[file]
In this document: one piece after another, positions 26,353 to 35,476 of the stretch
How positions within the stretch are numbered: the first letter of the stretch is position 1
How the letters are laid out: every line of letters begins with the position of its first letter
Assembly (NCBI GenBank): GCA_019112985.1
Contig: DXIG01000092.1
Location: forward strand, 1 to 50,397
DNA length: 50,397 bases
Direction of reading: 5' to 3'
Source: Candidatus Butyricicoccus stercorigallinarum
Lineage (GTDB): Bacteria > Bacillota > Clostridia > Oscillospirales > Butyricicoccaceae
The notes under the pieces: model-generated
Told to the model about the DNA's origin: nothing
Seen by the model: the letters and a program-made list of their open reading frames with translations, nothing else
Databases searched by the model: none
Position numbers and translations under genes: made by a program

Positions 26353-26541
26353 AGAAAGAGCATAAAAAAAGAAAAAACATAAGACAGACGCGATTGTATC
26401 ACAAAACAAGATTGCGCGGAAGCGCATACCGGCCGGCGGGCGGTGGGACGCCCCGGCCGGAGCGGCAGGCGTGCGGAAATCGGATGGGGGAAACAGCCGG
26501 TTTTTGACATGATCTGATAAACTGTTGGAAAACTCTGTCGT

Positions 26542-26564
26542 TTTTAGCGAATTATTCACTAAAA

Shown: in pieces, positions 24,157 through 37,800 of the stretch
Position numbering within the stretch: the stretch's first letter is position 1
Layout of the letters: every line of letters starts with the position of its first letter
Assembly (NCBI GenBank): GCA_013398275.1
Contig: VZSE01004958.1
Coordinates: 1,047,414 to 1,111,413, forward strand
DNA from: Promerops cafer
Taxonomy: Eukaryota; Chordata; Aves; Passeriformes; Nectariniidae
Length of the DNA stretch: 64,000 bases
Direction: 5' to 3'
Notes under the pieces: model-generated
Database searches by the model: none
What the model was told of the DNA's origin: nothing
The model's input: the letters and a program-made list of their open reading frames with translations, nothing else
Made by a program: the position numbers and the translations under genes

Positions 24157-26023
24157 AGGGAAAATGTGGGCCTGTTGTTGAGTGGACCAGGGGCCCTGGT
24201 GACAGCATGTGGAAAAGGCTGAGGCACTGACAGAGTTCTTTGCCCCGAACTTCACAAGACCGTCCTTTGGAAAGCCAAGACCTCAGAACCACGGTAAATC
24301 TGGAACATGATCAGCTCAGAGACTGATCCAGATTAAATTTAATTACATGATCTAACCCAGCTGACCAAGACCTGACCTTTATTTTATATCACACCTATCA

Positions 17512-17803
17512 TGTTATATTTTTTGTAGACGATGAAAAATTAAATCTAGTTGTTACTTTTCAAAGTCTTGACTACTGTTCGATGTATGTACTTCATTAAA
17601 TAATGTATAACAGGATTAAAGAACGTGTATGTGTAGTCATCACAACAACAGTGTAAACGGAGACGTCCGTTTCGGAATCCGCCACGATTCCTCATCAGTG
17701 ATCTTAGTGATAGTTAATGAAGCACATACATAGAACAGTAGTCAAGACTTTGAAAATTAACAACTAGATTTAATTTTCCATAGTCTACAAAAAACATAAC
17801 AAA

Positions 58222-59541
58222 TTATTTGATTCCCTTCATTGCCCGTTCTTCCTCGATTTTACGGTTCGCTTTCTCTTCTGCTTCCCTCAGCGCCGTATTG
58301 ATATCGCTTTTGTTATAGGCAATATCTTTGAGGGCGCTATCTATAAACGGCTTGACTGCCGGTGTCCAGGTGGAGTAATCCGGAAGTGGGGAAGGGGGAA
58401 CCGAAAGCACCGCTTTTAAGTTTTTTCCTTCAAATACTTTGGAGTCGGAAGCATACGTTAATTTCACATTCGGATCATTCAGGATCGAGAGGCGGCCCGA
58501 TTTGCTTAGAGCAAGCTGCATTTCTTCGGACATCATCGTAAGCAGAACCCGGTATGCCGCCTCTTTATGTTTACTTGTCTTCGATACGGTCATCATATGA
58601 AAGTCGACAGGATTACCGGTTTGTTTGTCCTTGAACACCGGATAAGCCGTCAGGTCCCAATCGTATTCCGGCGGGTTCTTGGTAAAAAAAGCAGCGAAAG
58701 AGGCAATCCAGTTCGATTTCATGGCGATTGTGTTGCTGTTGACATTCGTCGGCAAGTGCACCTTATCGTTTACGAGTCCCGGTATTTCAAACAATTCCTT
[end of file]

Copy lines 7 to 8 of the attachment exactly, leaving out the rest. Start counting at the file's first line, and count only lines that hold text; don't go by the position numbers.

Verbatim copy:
DNA length: 50,397 bases
Direction of reading: 5' to 3'